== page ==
“Trying to what? Save your team? Win this war? Why you? Why did you of all people push the override button?” he asked.  


“I pushed it because no one else deserved to die,” Shaw said, the drugs making her feel weirder than usual. What did they give me this time?


“And here you are still alive. Is this a second chance perhaps, for you to choose the right side?”


“Second chances are overrated,” she said, before the drugs put her to sleep.




 A lot of things, in Sameen Shaw’s mind were overrated. Like talking, relationships, feelings, and second chances. Yet after Cole was killed, and she woke up in the back of the ambulance with a dog licking her face, after faking her death, Shaw realized that sometimes second chances were necessary.


So when Harold Finch offered her a job, she took it, because even presumed dead, Shaw hated being bored.


Lucky for her, when she was with Root, once she kinda, sorta joined the team, and stopped being murderous, things were never boring.


Root would push, and push Shaw to get a reaction out of her, and sometimes Shaw would slip, and get flustered or angry, but most times she’d just roll her eyes.


It was the mission she cared, about, not Root. It wasn’t her fault that Root was always going all kamikaze on then, and Shaw was the one who had to go and save her before she messed everything up. Root was a direct line to the Machine after all, she was a valuable member of the team whether Shaw wanted to admit it or not.


They had come a long way since Shaw was tased in her apartment in the middle of the night.


Tomas had asked her to go with him, and Shaw wanted to say yes, but she couldn’t leave. She thinks of Iraq and how it felt like home, and now, fast-forwards a few years, and two nerds, an AI, a man just as damaged as her, and a dog were now her dysfunctional home.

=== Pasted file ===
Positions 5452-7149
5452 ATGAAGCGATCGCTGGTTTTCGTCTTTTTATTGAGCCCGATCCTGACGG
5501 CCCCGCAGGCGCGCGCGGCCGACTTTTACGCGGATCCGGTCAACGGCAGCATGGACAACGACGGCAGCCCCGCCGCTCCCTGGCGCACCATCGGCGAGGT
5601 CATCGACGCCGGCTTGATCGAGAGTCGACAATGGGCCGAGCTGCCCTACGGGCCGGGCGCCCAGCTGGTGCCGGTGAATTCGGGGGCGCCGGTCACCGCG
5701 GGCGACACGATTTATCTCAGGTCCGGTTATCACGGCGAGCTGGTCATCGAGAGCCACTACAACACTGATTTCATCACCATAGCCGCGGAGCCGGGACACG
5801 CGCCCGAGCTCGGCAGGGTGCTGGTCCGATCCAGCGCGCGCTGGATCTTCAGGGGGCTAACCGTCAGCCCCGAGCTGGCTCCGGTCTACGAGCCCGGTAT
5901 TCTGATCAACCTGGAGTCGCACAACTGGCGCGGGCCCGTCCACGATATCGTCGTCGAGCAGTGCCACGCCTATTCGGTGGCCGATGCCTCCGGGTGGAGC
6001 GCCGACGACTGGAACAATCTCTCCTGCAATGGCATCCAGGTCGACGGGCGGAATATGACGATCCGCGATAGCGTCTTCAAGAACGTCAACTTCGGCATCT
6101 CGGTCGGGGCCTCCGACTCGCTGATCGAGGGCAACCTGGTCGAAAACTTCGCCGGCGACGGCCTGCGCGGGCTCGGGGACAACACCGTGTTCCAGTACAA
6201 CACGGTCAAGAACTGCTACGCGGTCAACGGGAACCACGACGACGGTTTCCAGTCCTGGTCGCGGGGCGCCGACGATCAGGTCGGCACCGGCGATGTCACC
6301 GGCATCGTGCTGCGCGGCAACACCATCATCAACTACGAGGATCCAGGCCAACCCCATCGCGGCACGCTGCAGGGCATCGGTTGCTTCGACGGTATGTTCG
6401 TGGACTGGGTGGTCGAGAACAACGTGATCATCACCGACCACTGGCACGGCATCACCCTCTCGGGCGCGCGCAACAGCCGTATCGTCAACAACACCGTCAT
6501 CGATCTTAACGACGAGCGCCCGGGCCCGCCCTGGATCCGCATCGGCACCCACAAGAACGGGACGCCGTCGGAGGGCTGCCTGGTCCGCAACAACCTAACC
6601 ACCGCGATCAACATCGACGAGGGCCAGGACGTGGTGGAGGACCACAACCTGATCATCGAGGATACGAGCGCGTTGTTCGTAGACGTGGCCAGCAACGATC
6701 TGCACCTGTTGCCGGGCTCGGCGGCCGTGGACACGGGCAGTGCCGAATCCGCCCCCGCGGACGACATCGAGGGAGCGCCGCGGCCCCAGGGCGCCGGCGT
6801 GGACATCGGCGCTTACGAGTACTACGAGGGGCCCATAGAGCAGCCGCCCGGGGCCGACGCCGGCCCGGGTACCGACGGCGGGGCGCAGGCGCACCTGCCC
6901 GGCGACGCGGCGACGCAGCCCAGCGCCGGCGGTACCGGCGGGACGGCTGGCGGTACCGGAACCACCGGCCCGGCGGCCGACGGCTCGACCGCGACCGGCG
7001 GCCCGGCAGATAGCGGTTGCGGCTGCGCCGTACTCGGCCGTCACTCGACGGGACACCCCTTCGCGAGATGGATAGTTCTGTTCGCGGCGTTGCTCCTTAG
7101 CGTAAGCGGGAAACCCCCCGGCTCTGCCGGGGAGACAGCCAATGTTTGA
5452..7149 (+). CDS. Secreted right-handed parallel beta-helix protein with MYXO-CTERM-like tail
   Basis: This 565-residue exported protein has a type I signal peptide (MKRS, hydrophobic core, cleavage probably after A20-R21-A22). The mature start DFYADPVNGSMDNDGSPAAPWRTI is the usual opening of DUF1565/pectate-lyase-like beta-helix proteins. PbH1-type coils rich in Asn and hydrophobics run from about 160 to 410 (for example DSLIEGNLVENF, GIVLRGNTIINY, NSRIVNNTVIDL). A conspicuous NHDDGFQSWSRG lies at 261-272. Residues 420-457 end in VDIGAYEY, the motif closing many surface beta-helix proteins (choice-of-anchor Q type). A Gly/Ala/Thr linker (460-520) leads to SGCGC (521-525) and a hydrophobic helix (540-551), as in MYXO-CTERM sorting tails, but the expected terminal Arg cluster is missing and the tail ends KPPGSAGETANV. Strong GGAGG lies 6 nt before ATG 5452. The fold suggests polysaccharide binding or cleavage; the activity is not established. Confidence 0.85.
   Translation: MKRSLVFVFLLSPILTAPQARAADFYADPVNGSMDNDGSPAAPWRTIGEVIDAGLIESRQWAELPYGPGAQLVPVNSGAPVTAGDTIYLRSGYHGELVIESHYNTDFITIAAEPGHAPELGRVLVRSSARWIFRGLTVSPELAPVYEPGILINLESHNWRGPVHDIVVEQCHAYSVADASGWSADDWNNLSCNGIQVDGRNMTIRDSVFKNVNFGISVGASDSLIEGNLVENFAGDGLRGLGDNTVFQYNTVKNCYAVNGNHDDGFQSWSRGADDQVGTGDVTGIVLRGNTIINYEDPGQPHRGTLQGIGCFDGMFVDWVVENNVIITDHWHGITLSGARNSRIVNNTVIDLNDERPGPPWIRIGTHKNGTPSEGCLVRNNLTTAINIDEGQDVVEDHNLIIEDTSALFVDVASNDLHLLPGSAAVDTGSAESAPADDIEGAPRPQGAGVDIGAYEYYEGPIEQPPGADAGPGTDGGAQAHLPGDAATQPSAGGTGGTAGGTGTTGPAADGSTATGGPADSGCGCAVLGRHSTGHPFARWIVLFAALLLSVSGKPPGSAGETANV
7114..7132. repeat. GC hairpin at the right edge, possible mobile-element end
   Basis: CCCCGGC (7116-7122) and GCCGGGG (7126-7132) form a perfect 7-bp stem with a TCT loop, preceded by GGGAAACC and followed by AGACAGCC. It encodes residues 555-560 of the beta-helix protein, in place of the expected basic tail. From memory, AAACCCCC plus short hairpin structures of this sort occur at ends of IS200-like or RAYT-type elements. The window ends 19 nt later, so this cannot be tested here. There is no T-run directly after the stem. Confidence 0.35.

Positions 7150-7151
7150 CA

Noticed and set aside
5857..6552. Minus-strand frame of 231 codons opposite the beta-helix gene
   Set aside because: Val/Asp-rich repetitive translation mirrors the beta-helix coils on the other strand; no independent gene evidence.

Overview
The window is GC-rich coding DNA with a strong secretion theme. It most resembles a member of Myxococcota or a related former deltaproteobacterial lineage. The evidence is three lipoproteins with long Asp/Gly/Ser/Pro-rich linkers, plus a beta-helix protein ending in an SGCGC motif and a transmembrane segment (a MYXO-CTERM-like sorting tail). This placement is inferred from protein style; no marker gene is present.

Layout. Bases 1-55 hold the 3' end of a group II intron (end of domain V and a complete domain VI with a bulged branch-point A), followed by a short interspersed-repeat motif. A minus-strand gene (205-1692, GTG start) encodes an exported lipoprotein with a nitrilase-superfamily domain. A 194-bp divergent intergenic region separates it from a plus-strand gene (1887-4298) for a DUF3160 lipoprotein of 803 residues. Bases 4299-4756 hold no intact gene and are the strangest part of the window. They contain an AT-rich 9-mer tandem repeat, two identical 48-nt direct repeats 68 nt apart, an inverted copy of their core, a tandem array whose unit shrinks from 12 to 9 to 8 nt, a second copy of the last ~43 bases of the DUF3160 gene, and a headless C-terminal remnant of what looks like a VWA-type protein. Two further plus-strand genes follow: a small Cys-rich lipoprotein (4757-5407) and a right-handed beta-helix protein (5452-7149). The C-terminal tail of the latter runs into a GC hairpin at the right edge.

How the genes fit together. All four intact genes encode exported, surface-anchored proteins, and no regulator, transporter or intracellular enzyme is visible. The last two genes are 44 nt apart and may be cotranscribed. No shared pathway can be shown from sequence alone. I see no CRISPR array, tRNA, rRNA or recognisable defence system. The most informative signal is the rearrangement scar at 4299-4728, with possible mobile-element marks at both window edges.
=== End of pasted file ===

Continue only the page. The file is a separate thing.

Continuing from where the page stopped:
Shaw thinks of the words the therapist whispered to her mother when she was ten, words that made her mother cringe, and Shaw thinks that maybe he was wrong. Maybe Shaw does have an Axis ll Personality Disorder, but that doesn’t mean she is incapable of caring. She just cares in a different way, a smaller way, and a quieter way than most people.


Shaw thinks of her father, and her mother, and her partner, and her team, and of everyone she couldn’t save, and everyone she did, and the lost thought going through her head as the elevator doors closed, and the bullets punctured her skin, the last thing Shaw thought of in the war torn basement of the Stock Exchange was home.




“My dear Sameen, how does Miss Groves communicate with the Machine?” Greer asked.


The pain was excruciating. Martine was somewhere near, or was it Root?


Blond hair, no, brown hair.


“Sweetie, you can tell them, it’s alright,” Root told to her.


She looked so beautiful in the dark.


“No, they can’t know--,” Shaw started, the drugs made her feel like she was flying, like she was drowning, like she was living and dying all at once.


“It’s time, Sameen,” Root said in a reassuring tone. Something wasn’t right.


“But your colloquial implant?” Shaw asked.


“See that wasn’t so difficult,” Greer said.


Shaw shook her head, trying to clear the daze filling her mind. Where was Root?


“We’ll be moving you in a few days, so just sit tight, and get some rest. You’ve earned it,” Greer stated, rising from the chair.


The white screen in front of her turned on, as he left the room.







Shaw thought of Iraq, and how she longed for the rush that war brought. Now she was a prisoner of war, and she finally realized what Leo felt like after she saved his life, and what all the other soldiers felt like out in the sand, just wanting to go back home.


Shaw gave her life for her country, multiple times, and now trapped by Samaritan for who knows how long, Shaw would give anything for another goodbye.


Sameen Shaw didn’t care, but she cared enough.